Confusion among the few architects was also with the targeted U value, with several architects advised us of 0.3 W/m2K as a target for the solid wall insulation. When we asked why the target for the more advance and modern cavity walls insulation was only 0.55 W/m2K they again were not able to explain such a discrepancy. Looking at the building regulation L1B, part 5.12 (see below) we demonstrated that the U value of about 0.7W/m2K is about three times improvement vs as-built and generally sufficient for the traditionally build stone or brick wall insulation which enables usage of permeable insulation materials.
If properly maintained a ‘breathing’ building has definite advantages over a modern impermeable building. As temperature and therefore pressure is generally higher inside of the home vs outside, water vapour is pushed outside of the home. Permeable materials such as light-weight insulation renders and plasters acts as a buffer for moisture, absorbing it from the internal air, and releasing it to the outside. Modern construction methods rely on mechanical extraction to remove water vapour formed by the activities of occupants.
It is important to understand that moisture in solid walls comes from several possible sources:
- Water from rainfall: This obviously affects solid walls but not all internal damp is a result of penetrating rain. With the exception of extremely exposed locations such as on the coast or high ground, it is unusual for driving rain to pass through most solid walls in good condition. Normally, it will only saturate the outer part of the wall, which will then dry out when the rain stops.
- Rising ground moisture: This can be present in any solid wall which does not have a physical damp proof course. In such situations the moisture level is generally controlled by the ‘breathability’ of the material, which limits total moisture by allowing the excess to evaporate harmlessly away.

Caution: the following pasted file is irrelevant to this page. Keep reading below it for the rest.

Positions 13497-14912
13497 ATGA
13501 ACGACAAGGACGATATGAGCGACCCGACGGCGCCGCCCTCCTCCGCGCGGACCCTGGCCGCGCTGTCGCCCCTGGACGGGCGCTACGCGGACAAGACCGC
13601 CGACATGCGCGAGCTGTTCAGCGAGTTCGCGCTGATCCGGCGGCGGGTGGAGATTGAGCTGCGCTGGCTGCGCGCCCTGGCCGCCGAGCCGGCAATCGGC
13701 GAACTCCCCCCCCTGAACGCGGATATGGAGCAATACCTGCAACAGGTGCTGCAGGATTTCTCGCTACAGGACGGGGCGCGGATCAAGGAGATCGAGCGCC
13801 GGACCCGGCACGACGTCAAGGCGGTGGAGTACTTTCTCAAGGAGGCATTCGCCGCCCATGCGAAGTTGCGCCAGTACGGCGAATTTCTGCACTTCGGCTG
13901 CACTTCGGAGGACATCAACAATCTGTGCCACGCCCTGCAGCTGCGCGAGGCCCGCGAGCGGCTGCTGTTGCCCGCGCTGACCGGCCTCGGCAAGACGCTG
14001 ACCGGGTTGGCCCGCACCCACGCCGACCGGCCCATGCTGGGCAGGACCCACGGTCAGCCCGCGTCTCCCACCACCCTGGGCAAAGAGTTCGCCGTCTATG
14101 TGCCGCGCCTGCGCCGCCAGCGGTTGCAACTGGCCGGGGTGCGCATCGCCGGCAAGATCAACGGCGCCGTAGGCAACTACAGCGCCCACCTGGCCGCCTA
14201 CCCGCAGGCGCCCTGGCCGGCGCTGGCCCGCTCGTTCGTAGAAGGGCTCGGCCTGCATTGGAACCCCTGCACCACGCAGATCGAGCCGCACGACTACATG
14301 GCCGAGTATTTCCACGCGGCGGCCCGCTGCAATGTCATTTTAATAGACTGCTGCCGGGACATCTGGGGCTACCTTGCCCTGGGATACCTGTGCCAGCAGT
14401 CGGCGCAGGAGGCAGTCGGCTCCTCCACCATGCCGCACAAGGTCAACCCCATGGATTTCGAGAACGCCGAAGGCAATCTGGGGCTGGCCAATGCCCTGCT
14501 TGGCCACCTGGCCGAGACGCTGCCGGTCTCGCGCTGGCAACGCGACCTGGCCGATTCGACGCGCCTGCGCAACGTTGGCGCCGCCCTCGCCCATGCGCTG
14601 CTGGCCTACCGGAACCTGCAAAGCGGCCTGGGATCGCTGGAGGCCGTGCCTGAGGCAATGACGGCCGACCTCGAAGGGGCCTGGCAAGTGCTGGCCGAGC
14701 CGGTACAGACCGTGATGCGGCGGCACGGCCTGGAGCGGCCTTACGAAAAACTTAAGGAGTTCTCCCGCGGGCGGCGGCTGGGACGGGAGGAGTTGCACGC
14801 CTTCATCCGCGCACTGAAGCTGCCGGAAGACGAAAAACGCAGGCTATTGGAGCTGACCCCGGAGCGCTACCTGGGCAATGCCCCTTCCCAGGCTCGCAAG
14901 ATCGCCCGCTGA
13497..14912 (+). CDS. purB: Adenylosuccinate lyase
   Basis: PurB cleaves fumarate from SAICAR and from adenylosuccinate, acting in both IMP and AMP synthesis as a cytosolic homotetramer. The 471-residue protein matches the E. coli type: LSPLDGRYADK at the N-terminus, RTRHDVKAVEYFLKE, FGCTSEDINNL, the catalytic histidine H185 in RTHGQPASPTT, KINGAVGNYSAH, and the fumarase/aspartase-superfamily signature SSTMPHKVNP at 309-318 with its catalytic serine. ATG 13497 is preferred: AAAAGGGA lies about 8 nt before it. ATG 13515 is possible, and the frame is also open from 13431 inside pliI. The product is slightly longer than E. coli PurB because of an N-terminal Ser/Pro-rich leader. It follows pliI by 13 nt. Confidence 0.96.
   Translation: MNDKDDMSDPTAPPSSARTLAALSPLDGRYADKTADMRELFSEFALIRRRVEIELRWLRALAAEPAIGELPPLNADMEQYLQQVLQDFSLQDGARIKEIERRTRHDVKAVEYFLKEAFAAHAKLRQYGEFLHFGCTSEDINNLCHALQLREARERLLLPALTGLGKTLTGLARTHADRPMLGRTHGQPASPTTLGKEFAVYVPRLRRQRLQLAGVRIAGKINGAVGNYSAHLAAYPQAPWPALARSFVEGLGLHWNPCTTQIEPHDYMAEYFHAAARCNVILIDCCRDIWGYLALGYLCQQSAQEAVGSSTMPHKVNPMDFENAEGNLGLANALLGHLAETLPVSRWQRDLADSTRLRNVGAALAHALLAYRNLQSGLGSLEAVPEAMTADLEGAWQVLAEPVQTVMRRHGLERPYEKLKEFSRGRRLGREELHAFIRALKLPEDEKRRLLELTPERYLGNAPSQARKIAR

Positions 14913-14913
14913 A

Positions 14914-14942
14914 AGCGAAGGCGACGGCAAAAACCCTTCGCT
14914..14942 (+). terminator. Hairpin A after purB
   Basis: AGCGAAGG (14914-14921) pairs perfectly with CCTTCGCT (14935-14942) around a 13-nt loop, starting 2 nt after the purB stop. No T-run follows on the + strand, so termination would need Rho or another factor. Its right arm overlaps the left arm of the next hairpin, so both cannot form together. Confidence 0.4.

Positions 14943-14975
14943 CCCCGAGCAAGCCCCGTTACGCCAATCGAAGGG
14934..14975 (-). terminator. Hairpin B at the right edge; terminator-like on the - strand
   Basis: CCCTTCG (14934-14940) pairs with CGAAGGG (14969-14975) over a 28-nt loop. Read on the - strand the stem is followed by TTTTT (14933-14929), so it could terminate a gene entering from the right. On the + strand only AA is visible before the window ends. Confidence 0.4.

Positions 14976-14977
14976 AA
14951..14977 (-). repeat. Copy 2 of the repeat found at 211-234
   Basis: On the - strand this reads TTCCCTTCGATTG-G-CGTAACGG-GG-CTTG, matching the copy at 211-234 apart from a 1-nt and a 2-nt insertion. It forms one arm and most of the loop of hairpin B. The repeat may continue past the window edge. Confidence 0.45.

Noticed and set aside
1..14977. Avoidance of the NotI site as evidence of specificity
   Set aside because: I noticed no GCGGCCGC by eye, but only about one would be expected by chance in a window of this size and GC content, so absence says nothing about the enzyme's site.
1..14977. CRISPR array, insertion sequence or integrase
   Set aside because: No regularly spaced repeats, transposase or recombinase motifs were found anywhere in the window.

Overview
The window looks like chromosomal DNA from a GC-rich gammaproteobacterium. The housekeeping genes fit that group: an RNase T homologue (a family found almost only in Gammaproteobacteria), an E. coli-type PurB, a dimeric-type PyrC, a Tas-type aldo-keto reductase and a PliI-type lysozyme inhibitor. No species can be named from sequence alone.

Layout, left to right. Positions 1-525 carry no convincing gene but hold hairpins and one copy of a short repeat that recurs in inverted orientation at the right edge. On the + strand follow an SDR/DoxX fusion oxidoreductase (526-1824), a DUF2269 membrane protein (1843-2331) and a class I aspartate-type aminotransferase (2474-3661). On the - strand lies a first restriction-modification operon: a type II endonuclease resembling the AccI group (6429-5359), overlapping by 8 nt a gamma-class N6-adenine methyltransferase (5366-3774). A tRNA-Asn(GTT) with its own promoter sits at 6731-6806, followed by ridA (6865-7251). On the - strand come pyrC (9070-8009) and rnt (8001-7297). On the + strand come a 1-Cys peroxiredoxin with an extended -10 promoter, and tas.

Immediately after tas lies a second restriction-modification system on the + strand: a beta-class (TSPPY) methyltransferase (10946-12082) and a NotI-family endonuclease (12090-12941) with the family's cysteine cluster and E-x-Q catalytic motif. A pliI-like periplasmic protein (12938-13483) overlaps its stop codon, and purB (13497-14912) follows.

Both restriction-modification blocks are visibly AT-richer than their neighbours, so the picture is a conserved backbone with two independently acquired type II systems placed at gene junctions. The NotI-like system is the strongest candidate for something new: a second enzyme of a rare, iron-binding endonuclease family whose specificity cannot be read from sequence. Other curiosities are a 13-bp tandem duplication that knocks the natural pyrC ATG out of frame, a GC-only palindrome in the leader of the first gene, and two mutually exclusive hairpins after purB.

- Moisture generated in the building: It is often underestimated how much moisture can be generated by people living in the building, simply through breathing but also from cooking and washing. The permeability of external solid walls also significantly helps to buffer and control excess moisture and condensation from these sources.
As traditional buildings need to ‘breathe’ the use of vapour barriers and other impermeable materials commonly found in modern buildings must be avoided, as these materials can trap and hold moisture and later create damp problems. Practical experience shows that the introduction of materials and systems that do not maintain permeability or breathability can seriously exacerbate existing moisture related problems and or create new ones in older buildings. Examples of impermeable materials and systems which could give rise to problems might include foam insulation, cement renders and cement pointing. Any of these used on an external wall can trap moisture within the wall and lead to damp and decay, as well as making the walls feel cold and ‘clammy’. Installed on the inside, they may do less damage to the building fabric itself, but will negate its ability to buffer moisture levels in the internal air. Both of these can significantly reduce comfort for people living there.
If the walls are already damp before installing impermeable insulation, these effects will be exacerbated. Under these circumstances it is particularly important to allow walls to ‘breathe’ in order to dry to the outside as effectively as possible.
Based on Historic England guidance notes.